Tuesday, August 20

You may have heard someone say "A calorie isn't necessarily a calorie" or "Not all calories are equal," but what does that really mean? And is it really true?

When it comes to weight loss and gain total energy (calories) consumed and energy burned are what matter. The law of energy balance always wins, but some foods affect your energy burning more than others.

In the post below you can read how some foods, like protein, have a greater thermic effect, meaning more calories are burned during digestion. That means you'll get less weight gain from protein than you might from more easily digestible foods of with the same calorie count.

Then there's the fact that some foods are loaded with fiber, which affects how much of the food actually gets digested and absorbed. Some foods make you feel more full too, so you end up eating less, which can help with weight loss if that's your goal.

I'd encourage you to read the full post for better understanding. But take note of the following quote:

"Bottom line: While a calorie isn't necessarily a calorie, energy balance nevertheless determines whether you gain or lose weight.⁣"

View this post on Instagram

People often confuse the concept of "all calories being equal" and the laws of energy balance. Without question, there are differences in how various macronutrients -- and specific foods within the given macronutrients -- affect weight loss. But this doesn't negate the fact that energy balance still dictates weight gain/loss. Realize that there are two sides to the energy balance equation: Energy-in (what you consume) and energy-out (what you expend). ⁣ ⁣ Foods have a thermic effect, whereby a certain percentage of calories are oxidized during digestion. Protein has a much higher thermic effect compared to carbs or fats, and thus on a calorie-for-calorie basis will cause less weight gain compared to the other macros. There are even differences in the thermic effect of the same macronutrients: for example, a significantly greater number of calories are expended in the digestion of olive oil (a monounsaturated fat) versus cream (a saturated fat). Moreover, protein can be directly used for building lean tissue, while other macronutrients cannot, thereby altering the composition of how weight is gained. ⁣ ⁣ Fiber also plays a role in the process, as much of ingested fiber is not readily digestible and thus is excreted without being absorbed. Fiber also can bind to other nutrients and impede their digestion as well, further reducing energy intake. ⁣ ⁣ Finally, and importantly, different foods have varying effects on satiety. Highly palatable foods (generally combinations of fat and simple sugars: think ice cream and donuts) make you want to eat more compared to whole, unprocessed foods, thus altering the energy balance equation in favor of weight gain.⁣ ⁣ Bottom line: While a calorie isn't necessarily a calorie, energy balance nevertheless determines whether you gain or lose weight.⁣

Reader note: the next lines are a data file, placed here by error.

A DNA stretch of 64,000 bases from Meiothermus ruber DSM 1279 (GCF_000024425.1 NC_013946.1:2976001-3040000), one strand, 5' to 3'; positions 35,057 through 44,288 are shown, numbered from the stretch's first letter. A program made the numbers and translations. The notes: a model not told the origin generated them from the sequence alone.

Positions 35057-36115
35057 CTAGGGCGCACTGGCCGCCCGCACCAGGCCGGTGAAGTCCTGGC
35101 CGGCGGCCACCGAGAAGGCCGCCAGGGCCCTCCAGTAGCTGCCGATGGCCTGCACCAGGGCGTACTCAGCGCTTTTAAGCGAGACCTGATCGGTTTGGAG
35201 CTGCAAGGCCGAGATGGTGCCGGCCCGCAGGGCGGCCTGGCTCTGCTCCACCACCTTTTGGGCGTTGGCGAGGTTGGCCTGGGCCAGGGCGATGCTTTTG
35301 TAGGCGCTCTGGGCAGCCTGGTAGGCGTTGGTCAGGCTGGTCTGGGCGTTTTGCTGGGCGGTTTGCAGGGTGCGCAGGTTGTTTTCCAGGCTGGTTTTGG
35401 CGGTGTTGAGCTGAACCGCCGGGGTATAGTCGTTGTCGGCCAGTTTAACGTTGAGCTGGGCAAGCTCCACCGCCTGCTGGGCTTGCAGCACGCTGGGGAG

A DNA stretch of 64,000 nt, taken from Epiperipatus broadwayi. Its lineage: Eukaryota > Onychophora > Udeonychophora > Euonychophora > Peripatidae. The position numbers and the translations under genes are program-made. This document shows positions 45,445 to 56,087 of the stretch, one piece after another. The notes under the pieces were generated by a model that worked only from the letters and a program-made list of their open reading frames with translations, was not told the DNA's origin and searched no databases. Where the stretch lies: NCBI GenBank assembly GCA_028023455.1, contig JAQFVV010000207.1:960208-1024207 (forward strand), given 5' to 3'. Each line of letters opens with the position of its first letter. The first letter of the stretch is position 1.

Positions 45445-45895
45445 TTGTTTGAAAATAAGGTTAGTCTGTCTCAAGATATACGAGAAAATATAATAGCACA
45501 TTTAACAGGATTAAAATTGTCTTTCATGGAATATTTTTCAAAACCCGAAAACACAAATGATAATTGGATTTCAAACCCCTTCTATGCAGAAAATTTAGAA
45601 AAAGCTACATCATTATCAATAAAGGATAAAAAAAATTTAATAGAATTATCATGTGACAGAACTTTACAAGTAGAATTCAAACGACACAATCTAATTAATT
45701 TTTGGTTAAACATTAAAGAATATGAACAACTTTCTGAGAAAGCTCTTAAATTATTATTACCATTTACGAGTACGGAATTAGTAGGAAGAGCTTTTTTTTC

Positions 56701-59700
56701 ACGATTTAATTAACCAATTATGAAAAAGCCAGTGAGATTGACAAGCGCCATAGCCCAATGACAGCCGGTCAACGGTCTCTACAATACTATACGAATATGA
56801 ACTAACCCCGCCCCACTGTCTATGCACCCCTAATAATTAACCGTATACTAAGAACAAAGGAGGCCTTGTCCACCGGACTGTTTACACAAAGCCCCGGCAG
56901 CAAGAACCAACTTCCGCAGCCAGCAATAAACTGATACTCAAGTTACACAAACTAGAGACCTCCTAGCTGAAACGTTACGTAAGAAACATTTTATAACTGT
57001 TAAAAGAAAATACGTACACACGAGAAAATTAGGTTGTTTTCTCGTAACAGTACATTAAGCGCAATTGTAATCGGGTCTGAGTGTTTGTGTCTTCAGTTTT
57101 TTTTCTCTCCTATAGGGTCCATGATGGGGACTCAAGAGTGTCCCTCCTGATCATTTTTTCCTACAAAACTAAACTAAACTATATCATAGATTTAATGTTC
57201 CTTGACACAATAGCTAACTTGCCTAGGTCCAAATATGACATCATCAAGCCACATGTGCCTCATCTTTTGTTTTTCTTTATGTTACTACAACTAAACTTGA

A post shared by Brad Schoenfeld, PhD (@bradschoenfeldphd) on

Workout for Tuesday, August 20

CrossFit 616